Sentence repetition deficits in the logopenic variant of PPA: Linguistic analysis of longitudinal and cross-sectional data

Kathrin Hohlbaum, Katharina Dressel, Inga Lange, Barbara Wellner, Louise Etcheverry Sáez, Walter Huber, Marion Grande, Katrin Amunts, Yosef Grodzinsky, Stefan Heim*

*Corresponding author for this work

Research output: Contribution to journalArticlepeer-review

9 Scopus citations

Abstract

Background: The logopenic variant of primary progressive aphasia (lvPPA) is the most recently identified subtype within the primary progressive aphasia spectrum. Data characterizing this subtype based on comprehensive testing and sophisticated error analyses over time are still rare. One of the two core features of this subtype is a deficit in sentence repetition. Aims: To provide a more fine-grained linguistic characterization of the sentence repetition deficit in lvPPA. Methods & Procedures: We longitudinally analyzed sentence repetition abilities of eight lvPPA patients (mean age 67.6 years; two women) and a group of seven healthy controls (mean age 66.7 years; three women) using a novel schema for the classification of linguistic errors. Outcomes & Results: At their first examination, patients with lvPPA showed an overall impaired repetition performance compared to controls with a variable degree of impairment on the first and all subsequent dates of measurement. Two patients presented with a steady, rather unimpaired profile, similar to the control group. In progression, however, five patients showed an increase of errors especially in the categories omissions and phonological errors, occasionally resulting in violation of syntactic rules. Conclusions: These results expand existing descriptions of repetition abilities in lvPPA patients. The paper thus provides a more fine-grained classification scheme for sentence repetition performance and emphasizes the role of omissions and phonological errors in lvPPA. This, in turn, offers new insights into the linguistic nature of sentence repetition deficits in lvPPA beyond the application of mere correctness judgments.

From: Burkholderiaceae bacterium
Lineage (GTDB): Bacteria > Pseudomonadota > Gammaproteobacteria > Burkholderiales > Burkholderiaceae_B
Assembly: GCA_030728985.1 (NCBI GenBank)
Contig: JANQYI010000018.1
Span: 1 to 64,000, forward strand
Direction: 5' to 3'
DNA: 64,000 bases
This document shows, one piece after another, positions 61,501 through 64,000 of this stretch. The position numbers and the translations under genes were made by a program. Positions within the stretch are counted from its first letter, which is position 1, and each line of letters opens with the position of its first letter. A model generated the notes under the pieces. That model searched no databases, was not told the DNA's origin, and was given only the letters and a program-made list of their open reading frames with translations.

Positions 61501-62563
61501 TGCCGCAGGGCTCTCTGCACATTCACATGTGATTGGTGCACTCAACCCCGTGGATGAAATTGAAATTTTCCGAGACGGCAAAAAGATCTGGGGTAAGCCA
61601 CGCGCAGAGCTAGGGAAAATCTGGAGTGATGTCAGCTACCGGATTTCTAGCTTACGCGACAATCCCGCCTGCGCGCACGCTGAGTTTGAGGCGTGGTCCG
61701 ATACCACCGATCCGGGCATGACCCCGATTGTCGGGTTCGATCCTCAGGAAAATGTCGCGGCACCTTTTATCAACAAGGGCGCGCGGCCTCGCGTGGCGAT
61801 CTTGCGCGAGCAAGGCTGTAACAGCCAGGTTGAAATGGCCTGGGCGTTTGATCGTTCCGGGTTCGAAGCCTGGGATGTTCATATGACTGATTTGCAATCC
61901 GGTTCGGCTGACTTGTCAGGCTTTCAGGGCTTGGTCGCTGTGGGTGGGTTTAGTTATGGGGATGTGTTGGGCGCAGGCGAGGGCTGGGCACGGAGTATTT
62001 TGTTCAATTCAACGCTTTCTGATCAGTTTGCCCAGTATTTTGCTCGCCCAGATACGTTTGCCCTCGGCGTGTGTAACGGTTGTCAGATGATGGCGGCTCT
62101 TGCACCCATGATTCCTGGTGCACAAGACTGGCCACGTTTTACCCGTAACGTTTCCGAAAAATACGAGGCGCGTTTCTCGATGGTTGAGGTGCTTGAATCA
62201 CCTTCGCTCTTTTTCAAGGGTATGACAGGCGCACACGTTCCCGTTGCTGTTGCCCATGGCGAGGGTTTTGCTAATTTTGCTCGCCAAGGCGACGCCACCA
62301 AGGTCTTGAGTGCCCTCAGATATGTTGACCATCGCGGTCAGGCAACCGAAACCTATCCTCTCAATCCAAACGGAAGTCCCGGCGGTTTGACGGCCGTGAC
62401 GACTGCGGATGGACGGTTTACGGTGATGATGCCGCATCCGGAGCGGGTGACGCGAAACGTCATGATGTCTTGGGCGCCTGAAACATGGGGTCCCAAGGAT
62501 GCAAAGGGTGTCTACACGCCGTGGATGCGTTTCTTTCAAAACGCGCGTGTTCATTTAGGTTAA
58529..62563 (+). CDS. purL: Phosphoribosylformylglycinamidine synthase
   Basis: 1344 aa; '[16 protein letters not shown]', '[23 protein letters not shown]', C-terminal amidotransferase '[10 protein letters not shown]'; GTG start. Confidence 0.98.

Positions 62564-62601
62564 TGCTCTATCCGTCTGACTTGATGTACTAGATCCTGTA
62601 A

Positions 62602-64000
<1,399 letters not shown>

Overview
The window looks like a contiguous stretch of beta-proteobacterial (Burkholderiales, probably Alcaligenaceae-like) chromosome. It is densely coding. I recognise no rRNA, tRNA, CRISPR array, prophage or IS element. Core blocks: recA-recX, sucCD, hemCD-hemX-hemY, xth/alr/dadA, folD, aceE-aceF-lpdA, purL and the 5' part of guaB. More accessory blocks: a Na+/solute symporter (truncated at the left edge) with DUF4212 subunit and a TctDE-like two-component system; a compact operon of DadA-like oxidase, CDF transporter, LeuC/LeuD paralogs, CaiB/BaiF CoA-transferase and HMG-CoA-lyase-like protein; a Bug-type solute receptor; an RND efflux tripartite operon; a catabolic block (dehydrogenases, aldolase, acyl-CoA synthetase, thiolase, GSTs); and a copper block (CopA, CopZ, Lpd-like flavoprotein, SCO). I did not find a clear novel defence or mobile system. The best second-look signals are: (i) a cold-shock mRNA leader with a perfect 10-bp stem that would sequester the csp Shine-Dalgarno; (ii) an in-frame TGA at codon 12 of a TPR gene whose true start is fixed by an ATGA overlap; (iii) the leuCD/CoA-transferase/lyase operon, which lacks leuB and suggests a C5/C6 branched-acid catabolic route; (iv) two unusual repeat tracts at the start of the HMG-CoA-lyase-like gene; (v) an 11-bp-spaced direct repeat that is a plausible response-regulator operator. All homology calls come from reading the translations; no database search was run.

Original languageAmerican English
Pages (from-to)1445-1467
Number of pages23
JournalAphasiology
Volume32
Issue number12
DOIs
StatePublished - 2018

Bibliographical note

Publisher Copyright:
© 2018 Informa UK Limited, trading as Taylor & Francis Group.

Keywords

  • Aphasia
  • LvPPA
  • PPA-L
  • Phonology
  • Working memory

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